HCAHPS: Missing the Measure of Experience vs. Satisfaction

patient satisfactionEveryone is in favor of improving patient care. And, as the theory goes, the government’s incentive system of rewarding quality performance—HCAHPS (Hospital Consumer Assessment of Healthcare Providers and Systems)—is the universal pathway.

But this year, the healthcare reform’s pay-for-performance method is more penalty than reward. “Medicare is giving bonuses to a majority of hospitals that it graded on quality,” Kaiser Health News reports, “but many of those rewards will be wiped out by penalties the government has issued for other shortcomings, federal data show.”

The Centers for Medicare and Medicaid Services (CMS) describes the HCAHPS survey as “the first national, standardized, publicly reported survey of patients’ perspectives of hospital care.” It remains to be seen if the survey meets its first goal, “to produce data about patients’ perspectives of care that allow objective and meaningful comparisons of hospitals on topics that are important to consumers.”

Understandably, the revenue connection has hospitals and health systems diligently tracking HCAHPS scores. But a more-than-fair observation reminds everyone that “patient experience” is not the same as “patient satisfaction.” Moreover, critics wonder if HCAHPS is actually the best representation of “topics that are important to consumers.”

Things Hospital Patients Say They Really Want

Asking the consumer public—patients, prospective patients, friends and family—what they want or value the most in a healthcare experience often differs from the 21 “patient perspective” HCAHPS survey.

What patients say—in a routine visit to a doctor’s office or an in-patient hospital stay—include things that more the “experience” in the direction of “satisfaction.” Some frequently cited examples (a partial list, in random order) include:

  • Hospital Patient Portal Online
  • Improved “face time” with provider (including eye contact, empathy, and connectivity)
  • Improved communications skills including avoiding jargon and technical/medical terms
  • In office (free) Wi-Fi availability
  • Online tools for access to test results, pay bills, etc.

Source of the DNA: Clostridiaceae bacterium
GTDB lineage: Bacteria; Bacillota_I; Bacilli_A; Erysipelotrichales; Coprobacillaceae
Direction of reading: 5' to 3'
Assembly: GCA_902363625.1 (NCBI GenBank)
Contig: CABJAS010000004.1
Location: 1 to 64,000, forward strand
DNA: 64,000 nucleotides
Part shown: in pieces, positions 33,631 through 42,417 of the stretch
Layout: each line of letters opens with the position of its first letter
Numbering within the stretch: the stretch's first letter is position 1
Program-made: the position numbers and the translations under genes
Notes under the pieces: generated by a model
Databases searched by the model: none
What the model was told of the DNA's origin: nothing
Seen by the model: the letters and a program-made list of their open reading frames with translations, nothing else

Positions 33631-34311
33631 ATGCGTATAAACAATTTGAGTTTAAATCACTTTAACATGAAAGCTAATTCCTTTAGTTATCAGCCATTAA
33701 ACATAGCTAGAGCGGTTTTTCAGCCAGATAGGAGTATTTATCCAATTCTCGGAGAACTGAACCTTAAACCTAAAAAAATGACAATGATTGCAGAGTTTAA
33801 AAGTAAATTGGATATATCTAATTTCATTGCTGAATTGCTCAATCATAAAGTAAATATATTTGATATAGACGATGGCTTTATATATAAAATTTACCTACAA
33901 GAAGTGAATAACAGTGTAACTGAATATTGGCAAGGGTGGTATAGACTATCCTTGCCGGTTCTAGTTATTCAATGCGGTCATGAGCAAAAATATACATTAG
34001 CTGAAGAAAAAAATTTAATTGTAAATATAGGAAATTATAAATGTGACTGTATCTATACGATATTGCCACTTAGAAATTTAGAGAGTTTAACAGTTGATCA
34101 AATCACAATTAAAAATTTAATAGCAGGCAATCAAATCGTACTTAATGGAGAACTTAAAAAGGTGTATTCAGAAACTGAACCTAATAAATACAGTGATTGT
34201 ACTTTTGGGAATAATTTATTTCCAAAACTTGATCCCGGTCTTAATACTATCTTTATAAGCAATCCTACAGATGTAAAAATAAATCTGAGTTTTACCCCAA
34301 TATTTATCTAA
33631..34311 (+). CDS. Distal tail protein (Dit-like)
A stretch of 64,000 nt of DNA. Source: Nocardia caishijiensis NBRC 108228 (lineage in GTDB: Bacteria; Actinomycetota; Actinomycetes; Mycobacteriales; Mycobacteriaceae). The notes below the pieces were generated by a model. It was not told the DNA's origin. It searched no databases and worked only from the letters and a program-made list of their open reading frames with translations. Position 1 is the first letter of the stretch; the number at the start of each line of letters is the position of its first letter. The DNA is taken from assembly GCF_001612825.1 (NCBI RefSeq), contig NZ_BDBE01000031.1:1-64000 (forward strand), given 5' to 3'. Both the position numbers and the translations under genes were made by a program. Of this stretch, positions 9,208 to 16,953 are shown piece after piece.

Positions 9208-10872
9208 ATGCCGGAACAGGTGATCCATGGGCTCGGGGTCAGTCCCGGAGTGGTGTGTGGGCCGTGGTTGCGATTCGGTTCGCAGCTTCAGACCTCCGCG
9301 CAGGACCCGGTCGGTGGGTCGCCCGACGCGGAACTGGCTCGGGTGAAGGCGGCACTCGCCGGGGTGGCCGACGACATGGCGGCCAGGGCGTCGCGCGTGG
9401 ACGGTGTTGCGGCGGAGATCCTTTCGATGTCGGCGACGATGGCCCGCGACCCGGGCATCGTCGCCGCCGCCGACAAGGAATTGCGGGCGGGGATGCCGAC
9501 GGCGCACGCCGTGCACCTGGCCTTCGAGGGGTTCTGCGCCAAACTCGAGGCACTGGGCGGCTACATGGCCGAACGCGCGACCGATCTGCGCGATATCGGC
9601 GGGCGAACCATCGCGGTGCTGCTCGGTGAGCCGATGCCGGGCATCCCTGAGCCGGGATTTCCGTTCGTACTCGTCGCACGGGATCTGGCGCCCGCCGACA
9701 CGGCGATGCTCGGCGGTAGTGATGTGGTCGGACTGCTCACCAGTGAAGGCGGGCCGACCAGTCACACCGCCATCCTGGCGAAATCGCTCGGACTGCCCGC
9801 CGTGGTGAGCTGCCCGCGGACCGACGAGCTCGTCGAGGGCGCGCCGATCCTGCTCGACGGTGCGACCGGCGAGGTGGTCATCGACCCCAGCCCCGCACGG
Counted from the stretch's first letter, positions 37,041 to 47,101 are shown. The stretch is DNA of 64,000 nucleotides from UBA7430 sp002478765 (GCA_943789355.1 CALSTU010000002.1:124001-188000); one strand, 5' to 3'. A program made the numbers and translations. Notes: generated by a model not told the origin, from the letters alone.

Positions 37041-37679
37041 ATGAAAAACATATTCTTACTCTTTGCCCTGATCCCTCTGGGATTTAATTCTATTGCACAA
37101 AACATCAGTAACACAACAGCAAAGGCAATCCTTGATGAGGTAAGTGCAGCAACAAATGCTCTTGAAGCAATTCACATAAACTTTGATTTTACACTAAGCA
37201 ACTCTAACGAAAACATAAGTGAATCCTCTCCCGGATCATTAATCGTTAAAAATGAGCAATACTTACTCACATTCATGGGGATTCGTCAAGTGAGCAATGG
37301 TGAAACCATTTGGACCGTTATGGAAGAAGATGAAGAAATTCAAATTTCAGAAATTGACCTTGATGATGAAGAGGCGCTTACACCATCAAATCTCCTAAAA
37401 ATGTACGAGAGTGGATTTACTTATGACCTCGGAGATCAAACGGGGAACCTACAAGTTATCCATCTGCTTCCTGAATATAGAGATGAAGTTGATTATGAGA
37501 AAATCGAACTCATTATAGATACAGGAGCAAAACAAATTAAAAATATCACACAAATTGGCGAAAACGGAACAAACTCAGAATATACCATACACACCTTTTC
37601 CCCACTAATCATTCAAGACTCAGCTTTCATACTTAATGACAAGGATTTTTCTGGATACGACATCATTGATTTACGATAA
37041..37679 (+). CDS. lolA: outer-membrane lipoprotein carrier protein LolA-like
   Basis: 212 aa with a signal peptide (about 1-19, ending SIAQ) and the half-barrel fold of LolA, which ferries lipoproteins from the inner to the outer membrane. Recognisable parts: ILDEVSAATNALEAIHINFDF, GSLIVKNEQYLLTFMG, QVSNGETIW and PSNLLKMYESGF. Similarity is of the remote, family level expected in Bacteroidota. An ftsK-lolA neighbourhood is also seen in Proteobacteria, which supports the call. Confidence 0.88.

• Physician-patient email
  • Printed (and easily understood) summary of diagnosis, treatment plan, follow-up
  • Reduced wait time
  • Same day or next day appointments
  • Text or voicemail notice when office is behind schedule
  • Transparency regarding cost of care

HCAHPS is a fact of life for hospitals and administrators and managers who will continue to be challenged by the ways and means of improving the numbers. But it’s important for hospitals to recognize that HCAHPS isn’t the only means to view, and properly gauge patient experience or patient satisfaction. What’s more, from a marketing point of view, satisfaction surveys look backward, and they don’t tell you how many prospective patients never made an appointment or declined to use the facility.

The needs, interests and wants of patients are far broader in scope, and (admittedly) difficult to identify, quantify and deliver experience to positive satisfaction.

FURTHER READING: For more on this topic…

1,700 Hospitals Win Quality Bonuses From Medicare, But Most Will Never Collect, Kaiser Health News

The Ideal Doctor Revealed: What Patients Want Most Before You Say Hello

Patients Want Online Appointment Scheduling

Lonnie Hirsch

About Lonnie Hirsch

Co-Founder of Healthcare Success Strategies, Lonnie has consulted for over 2,000 health care clients during his 20-year career. Lonnie writes for many healthcare publications, and also has spoken at hundreds of venues nationally. His topics include patient experience, customer service, marketing, branding and business development.

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